The following article by Shane Harris at The Daily Beast is one of the better, more detailed, articles I’ve read in the popular press.

(Source: The Daily Beast via Southgate ARC)

The Stupidly Simple Spy Messages No Computer Could Decode

by Shane Harris

When I was 10 years old, I found a shortwave radio in a crumbling old leather trunk where we kept family photos and other memorabilia.

As I spun the dial, tinny, modulating noises, like the song of an electronic slide whistle, emanated from the radio’s small speaker. Staticky cracks and pops competed for airtime. The sounds swished and swirled, unintelligible and unremarkable. But then, emerging through the clamor, was a voice.

I might have run right over it with the dial, but the voice’s rhythmic, steady pacing caught me up short. It wasn’t a deejay. Nor a commercial. And he wasn’t singing. He was just speaking. The same line, over and over again.

“7…6…7…4…3.” Pause. “7…6…7…4…3.”

I don’t remember if those were the exact numbers. But they were numbers. A repeated sequence which had no obvious meaning, and was entirely devoid of context. To find him here, amidst the screeches and howls of the shortwave frequencies, was like coming upon a man standing in the middle of a forest, talking out loud to no one.

How long had he been here? Who was he talking to? He had that officious tone of the recorded telephone operators who chastised you for dialing a wrong number. “Please hang up, check the number, and dial again.” And the same distracting static I’d heard in those messages filled the background. I wasn’t sure if he was speaking live, or if he’d been recorded and set loose to play into the air.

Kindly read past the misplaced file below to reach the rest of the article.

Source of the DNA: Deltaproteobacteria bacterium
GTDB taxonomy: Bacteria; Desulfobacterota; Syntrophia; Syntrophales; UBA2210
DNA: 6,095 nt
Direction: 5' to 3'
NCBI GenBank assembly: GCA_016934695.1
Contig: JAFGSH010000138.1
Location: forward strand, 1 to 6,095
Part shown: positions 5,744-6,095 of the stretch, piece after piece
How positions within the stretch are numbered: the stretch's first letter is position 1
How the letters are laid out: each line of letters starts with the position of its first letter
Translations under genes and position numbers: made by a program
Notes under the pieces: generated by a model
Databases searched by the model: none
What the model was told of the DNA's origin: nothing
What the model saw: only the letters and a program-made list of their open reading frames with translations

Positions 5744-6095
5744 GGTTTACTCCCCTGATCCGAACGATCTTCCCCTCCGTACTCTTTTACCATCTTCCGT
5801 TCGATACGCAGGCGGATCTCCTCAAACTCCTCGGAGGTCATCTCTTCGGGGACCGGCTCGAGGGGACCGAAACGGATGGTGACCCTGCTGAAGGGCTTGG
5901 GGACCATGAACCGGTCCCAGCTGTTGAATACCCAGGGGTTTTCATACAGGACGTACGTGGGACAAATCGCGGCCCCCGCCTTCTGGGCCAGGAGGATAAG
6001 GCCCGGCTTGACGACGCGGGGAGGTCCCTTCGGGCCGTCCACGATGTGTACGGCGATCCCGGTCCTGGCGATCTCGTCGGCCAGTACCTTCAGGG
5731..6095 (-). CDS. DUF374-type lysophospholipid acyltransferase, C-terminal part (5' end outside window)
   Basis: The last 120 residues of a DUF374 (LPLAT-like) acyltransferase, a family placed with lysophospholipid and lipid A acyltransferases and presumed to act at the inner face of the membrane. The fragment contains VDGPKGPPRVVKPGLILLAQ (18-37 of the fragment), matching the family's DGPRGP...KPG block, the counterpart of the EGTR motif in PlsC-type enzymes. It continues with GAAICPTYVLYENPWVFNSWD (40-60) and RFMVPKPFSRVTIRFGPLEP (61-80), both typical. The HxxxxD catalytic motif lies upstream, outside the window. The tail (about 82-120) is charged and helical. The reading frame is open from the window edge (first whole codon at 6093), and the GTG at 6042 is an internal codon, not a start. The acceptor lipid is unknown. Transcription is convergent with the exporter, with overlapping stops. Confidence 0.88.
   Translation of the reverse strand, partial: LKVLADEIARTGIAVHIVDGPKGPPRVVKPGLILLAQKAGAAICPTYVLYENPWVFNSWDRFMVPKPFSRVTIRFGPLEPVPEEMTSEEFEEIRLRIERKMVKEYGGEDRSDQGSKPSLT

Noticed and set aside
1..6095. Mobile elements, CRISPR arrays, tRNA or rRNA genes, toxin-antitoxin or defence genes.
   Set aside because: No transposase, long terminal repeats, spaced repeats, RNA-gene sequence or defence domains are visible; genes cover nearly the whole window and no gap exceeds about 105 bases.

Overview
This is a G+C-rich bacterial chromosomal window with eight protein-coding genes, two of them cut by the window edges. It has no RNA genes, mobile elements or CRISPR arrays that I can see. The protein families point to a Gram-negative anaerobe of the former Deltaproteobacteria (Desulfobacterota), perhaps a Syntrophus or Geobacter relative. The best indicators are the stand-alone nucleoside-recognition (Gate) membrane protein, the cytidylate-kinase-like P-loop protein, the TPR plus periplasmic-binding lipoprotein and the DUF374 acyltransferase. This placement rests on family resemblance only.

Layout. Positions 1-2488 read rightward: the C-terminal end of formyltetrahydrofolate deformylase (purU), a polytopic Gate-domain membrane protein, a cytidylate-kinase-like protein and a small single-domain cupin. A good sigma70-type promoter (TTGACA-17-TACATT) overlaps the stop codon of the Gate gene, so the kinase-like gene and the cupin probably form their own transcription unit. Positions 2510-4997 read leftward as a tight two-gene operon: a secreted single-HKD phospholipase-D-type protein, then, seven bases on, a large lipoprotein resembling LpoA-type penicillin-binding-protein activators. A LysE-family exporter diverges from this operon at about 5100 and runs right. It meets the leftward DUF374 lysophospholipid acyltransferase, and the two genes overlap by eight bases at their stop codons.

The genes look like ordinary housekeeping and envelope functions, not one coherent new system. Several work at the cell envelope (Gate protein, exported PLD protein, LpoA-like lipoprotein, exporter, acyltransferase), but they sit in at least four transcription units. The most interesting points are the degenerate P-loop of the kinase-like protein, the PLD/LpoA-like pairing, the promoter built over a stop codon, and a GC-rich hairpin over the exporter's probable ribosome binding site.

But there was an urgency to his tone. And a purpose. As if he were talking to me. Imploring. Listen. Hear me now. 7…6…7…4…3. Did you get that? 7…6…7…4…3.

I was simultaneously terrified and captivated.[…]

Continue reading at The Daily Beast…

The Heathkit GR-78: Ed’s “basket case” radio

BasketcaseMany thanks to SWLing Post reader, Edward Ganshirt, who writes:

I picked up this Heathkit GR-78 at a estate/moving sale. It was in a pile of “e-waste” (you know, old vcr’s broken TVs, remote controllers, dead cell phones, etc.).

I found a container and sorted through the stuff to retrieve all what looks like Heathkit parts. The radio was disassembled and scattered about. I was able to collect all the critical components and brought the works to the sales table. The person manning the table said that was stuff they were discarding and I could have it for free but the Easter basket was $0.50.

So far I had put little time into it but was able to mechanically assemble it completely. All the fasteners holding the cabinet were missing. The rest appears to be all there but the primary side of the transformer is open and the NiCads are shorted and stone dead. The manual that I found in their recycle bin is complete and appears to gone through 3 owners by 3 sets of handwriting in the notes and comments through out the manual. If anything this looks like a CSI/forensics troubleshooting process getting into the mind of 3 different owners unsuccessful at making it work.

I will keep you posted on the progress.


More power to you, Ed! There are few things as difficult as picking up where someone else left off on a kit build. Your project is exponentially more complicated since there were three people involved and parts are scattered.  Please update us with your progress.

Readers: If you have any experience with the GR-78, I’m sure Ed would welcome your input!

RIP: Dick Smith Electronics

dick-smithMany thanks to SWLing Post reader, Dan (VR2HF), who writes: